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Lessons on Climate Sensitivity From Past Climate Changes.

  • Author(s): von der Heydt, Anna S;
  • Dijkstra, Henk A;
  • van de Wal, Roderik SW;
  • Caballero, Rodrigo;
  • Crucifix, Michel;
  • Foster, Gavin L;
  • Huber, Matthew;
  • Köhler, Peter;
  • Rohling, Eelco;
  • Valdes, Paul J;
  • Ashwin, Peter;
  • Bathiany, Sebastian;
  • Berends, Tijn;
  • van Bree, Loes GJ;
  • Ditlevsen, Peter;
  • Ghil, Michael;
  • Haywood, Alan M;
  • Katzav, Joel;
  • Lohmann, Gerrit;
  • Lohmann, Johannes;
  • Lucarini, Valerio;
  • Marzocchi, Alice;
  • Pälike, Heiko;
  • Baroni, Itzel Ruvalcaba;
  • Simon, Dirk;
  • Sluijs, Appy;
  • Stap, Lennert B;
  • Tantet, Alexis;
  • Viebahn, Jan;
  • Ziegler, Martin
  • et al.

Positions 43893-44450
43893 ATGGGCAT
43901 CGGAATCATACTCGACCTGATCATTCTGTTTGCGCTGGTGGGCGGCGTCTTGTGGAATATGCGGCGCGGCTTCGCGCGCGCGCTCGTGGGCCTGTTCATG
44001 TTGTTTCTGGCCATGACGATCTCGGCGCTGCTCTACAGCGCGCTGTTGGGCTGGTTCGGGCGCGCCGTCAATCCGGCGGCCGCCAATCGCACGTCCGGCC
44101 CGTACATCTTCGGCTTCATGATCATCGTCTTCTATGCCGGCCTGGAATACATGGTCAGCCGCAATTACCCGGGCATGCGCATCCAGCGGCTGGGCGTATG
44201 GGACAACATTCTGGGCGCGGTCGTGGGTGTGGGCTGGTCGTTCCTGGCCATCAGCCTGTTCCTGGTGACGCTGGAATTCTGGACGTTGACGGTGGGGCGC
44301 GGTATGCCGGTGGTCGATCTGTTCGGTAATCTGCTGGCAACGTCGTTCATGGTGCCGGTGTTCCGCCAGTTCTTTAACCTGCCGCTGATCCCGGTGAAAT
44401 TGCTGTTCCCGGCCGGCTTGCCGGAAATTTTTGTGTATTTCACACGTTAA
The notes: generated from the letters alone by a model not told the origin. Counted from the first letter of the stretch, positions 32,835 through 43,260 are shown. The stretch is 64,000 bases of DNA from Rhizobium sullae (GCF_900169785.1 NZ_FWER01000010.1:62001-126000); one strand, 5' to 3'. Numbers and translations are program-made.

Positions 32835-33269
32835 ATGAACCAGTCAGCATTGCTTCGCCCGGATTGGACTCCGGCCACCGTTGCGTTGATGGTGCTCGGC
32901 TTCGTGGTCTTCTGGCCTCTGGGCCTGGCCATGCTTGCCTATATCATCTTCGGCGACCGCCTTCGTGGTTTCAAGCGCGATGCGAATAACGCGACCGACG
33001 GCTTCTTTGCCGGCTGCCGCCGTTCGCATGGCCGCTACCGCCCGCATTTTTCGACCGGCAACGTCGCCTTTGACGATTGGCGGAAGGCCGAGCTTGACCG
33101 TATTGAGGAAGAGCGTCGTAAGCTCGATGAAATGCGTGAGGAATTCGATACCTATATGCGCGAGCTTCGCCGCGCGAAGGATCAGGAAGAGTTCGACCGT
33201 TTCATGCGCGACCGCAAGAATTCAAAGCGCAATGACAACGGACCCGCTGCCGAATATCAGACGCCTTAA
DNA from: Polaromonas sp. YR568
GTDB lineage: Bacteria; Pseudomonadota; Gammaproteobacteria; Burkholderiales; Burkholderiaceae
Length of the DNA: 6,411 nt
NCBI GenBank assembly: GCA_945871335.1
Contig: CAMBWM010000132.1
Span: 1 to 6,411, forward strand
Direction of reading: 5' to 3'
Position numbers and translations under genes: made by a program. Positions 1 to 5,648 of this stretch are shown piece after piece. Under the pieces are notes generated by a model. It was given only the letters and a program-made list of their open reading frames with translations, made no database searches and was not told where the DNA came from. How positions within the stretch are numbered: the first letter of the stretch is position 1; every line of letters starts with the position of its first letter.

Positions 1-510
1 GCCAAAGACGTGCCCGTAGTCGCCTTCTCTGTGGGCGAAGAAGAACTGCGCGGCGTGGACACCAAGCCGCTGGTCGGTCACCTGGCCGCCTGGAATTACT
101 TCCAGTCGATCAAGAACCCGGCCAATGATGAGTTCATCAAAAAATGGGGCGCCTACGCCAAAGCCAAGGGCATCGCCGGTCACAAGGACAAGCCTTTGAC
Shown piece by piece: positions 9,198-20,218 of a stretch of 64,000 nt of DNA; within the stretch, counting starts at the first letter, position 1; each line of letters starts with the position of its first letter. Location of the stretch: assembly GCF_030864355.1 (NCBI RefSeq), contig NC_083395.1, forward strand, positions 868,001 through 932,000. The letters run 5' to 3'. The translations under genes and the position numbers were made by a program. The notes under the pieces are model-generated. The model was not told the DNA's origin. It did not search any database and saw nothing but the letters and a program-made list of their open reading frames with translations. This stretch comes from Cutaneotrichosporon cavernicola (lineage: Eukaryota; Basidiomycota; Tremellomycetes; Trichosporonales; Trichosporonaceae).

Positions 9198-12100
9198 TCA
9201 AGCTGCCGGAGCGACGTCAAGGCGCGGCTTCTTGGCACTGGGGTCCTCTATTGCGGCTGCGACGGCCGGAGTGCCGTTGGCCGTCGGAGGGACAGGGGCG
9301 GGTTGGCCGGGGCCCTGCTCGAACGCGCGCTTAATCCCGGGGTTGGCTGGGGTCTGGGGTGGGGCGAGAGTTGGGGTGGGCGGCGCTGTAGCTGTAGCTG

Over the last decade, our understanding of climate sensitivity has improved considerably. The climate system shows variability on many timescales, is subject to non-stationary forcing and it is most likely out of equilibrium with the changes in the radiative forcing. Slow and fast feedbacks complicate the interpretation of geological records as feedback strengths vary over time. In the geological past, the forcing timescales were different than at present, suggesting that the response may have behaved differently. Do these insights constrain the climate sensitivity relevant for the present day? In this paper, we review the progress made in theoretical understanding of climate sensitivity and on the estimation of climate sensitivity from proxy records. Particular focus lies on the background state dependence of feedback processes and on the impact of tipping points on the climate system. We suggest how to further use palaeo data to advance our understanding of the currently ongoing climate change.

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